The Comfort of Jewish Book Club

Matzah Book Soup filled a community need that was deeper than we even knew.

The meeting was about to start, and we anxiously watched as the waiting room filled up. We had decided, a few months earlier, to launch a monthly Jewish book club over Zoom, which our Instagram followers helped us name “Matzah Book Soup.” Now it was April 2021, and we were set to discuss our first book: “Zoe Rosenthal is Not Lawful Good” by Nancy Werlin.

The idea for Matzah Book Soup came out of conversations we had been having for some time about the issues facing Jewish readers today. As two Jewish women with active bookstagram accounts (@litbylilli and @its.amandas.bookshelf), we had long been bothered by how many books with Jewish characters rarely showcased Jewish pride and joy, and invariably took place during the Holocaust. In addition, we found ourselves constantly reading Goodreads reviews by people saying they won’t read a book if the author is Jewish, and reviews of very Jewish books which just didn’t mention the characters’ Jewishness at all. Incorrect assumptions about Jews, already rampant on social media, unfortunately surfaced in the book-loving community too.

We wanted to promote books that told Jewish stories and featured characters with varying relationships to Judaism. We wanted to hear how the authors were inspired by their own religious journeys. We wanted a space where people could gather to learn from and read books by Jewish authors and about Jewish characters. As our tagline states, we wanted a Jewish book club that could truly be for all readers, religious or not, Jewish and non-Jewish. And so, we created Matzah Book Soup.

Though we had over 50 people on our Facebook page at the time of our first meeting, we thought we’d be lucky if five showed up to the first Zoom session. We were shocked when around 20 people joined, enthusiastic about the mission of our club. Buoyed by the discussion of Jewish representation, and our hearts full with members telling us how they felt seen by the club and our book choices, we began to plan the May meeting, choosing Dahlia Adler’s “Cool for the Summer.” Adler saw our Instagram posts about the meeting and reached out to ask if we wanted her to speak. Of course, we jumped at the chance, and the discussion that month included, again, around 20-25 people.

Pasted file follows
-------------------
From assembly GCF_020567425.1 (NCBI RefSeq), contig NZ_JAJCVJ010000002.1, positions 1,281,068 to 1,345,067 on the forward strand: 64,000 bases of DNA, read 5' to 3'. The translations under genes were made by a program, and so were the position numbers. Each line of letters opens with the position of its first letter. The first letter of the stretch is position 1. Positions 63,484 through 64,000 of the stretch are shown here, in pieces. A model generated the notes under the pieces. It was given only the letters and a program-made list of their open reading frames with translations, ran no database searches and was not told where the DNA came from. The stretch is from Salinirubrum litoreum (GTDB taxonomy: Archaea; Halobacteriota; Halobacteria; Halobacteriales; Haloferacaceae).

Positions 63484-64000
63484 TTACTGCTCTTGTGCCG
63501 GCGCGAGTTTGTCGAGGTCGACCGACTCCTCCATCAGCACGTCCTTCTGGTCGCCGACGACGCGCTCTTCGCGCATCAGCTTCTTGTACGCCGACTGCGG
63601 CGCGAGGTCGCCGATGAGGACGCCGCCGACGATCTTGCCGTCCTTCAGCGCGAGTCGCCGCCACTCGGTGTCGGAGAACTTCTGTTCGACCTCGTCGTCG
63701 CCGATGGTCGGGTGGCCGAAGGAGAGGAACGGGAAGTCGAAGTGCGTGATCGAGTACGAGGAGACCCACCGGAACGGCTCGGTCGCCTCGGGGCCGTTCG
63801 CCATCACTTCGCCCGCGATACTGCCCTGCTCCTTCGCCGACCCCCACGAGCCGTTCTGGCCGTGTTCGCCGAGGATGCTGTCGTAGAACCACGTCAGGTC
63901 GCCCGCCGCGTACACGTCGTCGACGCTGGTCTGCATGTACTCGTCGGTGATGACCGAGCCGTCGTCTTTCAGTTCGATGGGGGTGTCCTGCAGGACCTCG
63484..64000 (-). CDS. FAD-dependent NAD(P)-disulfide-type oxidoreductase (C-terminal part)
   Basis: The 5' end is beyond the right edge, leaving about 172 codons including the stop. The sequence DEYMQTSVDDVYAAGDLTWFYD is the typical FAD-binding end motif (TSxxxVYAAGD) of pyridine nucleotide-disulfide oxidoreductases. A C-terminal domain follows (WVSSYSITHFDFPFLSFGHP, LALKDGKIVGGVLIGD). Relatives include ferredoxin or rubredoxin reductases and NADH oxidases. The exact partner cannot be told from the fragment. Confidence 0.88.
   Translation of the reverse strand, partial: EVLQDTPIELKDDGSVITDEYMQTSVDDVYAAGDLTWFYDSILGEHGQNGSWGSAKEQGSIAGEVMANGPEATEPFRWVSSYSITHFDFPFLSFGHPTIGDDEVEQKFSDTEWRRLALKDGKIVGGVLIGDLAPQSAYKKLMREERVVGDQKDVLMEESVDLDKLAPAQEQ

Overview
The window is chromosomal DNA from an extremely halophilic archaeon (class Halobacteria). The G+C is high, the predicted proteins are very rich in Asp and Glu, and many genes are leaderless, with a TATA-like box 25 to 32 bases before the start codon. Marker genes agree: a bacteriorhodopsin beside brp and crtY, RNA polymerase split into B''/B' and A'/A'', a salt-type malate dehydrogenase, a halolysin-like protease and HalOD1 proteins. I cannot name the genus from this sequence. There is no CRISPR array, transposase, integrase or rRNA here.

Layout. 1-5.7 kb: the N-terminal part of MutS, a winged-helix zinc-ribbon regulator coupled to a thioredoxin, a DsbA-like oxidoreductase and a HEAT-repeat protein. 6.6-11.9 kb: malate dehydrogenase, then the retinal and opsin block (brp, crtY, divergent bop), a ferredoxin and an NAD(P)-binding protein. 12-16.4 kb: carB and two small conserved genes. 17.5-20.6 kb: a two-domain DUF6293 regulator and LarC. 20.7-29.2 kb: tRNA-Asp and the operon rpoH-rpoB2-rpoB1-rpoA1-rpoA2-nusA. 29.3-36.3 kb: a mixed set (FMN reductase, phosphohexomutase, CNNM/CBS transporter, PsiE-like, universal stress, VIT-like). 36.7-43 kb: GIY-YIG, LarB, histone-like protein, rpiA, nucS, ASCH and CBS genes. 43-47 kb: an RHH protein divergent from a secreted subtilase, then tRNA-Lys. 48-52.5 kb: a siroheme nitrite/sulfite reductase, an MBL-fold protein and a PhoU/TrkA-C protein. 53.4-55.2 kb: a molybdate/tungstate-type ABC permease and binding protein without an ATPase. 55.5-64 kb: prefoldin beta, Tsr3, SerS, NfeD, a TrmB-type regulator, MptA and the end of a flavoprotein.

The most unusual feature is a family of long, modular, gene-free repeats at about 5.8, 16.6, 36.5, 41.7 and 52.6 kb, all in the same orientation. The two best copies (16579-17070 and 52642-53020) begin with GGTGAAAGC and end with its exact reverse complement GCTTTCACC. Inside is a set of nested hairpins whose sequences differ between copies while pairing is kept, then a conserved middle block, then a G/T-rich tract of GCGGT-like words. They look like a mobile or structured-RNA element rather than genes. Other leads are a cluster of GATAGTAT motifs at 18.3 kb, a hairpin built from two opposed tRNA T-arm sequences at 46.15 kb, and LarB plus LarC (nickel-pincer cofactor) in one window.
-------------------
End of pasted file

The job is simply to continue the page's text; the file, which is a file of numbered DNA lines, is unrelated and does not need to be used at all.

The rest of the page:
After our chat with Adler, we realized that Jewish authors don’t often get to speak to Jewish audiences, and they really value the type of questions we asked. Questions such as “why did you choose to write a Jewish protagonist?” or even “have you ever experienced antisemitism in the process of getting your book published?” allow them to explore and explain new angles to their work. We decided to invite the authors of each of our subsequent picks to the monthly Matzah Book Soup discussions and have been consistently thrilled, as nearly all have agreed.

“Matzah Book Soup has become one of the highlights of a book release for me,” said Rachel Lynn Solomon, who recently joined the group to discuss her latest novel, “See You Yesterday.” “The club members are so passionate and engaged during chats, and they ask fantastic questions. I’ve felt a bit of virtual event fatigue over the past couple years — who hasn’t? — but these meetings never fail to remind me of how meaningful it is to connect with Jewish readers.”

While there are lots of book clubs, we were surprised to find just how meaningful it was to discuss Jewish themes in books we love in the context of a Jewish group. We didn’t realize how deep the need for a Jewish community of readers went, but the reactions from members of Matzah Book Soup have been so gratifying. People write to us about what it means to them to have a safe space to discuss Jewish themes in books and to share this space with other Jewish book lovers.

Sometimes, it can be tricky to decide what counts as a Jewish book, or what makes sense for this group. We try to pick books from a variety of genres, but since we focus on new releases, we can’t cover everything. We struggle to find adult fantasy, thrillers and general fiction with Jewish protagonists, so when we learn of one’s release, we work to get it on the calendar. But the conversations can be wide-ranging: We love learning about the importance of casual Jewish representation from Rachel Lynn Solomon and Marissa Kanter; the value of queer Jewish narratives from Dahlia Adler and Haley Neil; the joy that comes from reading fantasy books based on Jewish folklore and mythology from Rebecca Podos and Ava Reid; and the delight that comes from reading about a Jewish protagonist finding her way through her own love story from Jean Meltzer and Amanda Elliot. We pick our books several months in advance, which gives us enough time to reach out to the author, or publisher, to see if the author wants to join our chat.

In the past year, Matzah Book Soup has grown into a robust group, with both loyal members and people who drop in occasionally. We started with an Instagram chat group, moved to Facebook after it quickly maxed out, and we now have over 150 members in our community. We have developed relationships with authors, publicists, and imprints who work on Jewish stories. We even launched Matzah Book Soup merch. We love watching Matzah Book Soup grow, and we are so gratified to have created a thriving Jewish bookish community.

If you’re interested in joining Matzah Book Soup, you can find the group on the Book Clubs app on the “Join a Book Club” page under “Influencer-led Book Clubs.”

Lillianne Leight and Amanda Spivack

Lilli (she/her) and Amanda (she/her) are avid readers who enjoy hiking, beach trips, exploring new bookstores and cooking together. Together they run Matzah Book Soup, a Jewish Own Voices book club. You can find them on Instagram at @litbylilli and @its.amandas.bookshelf, respectively.

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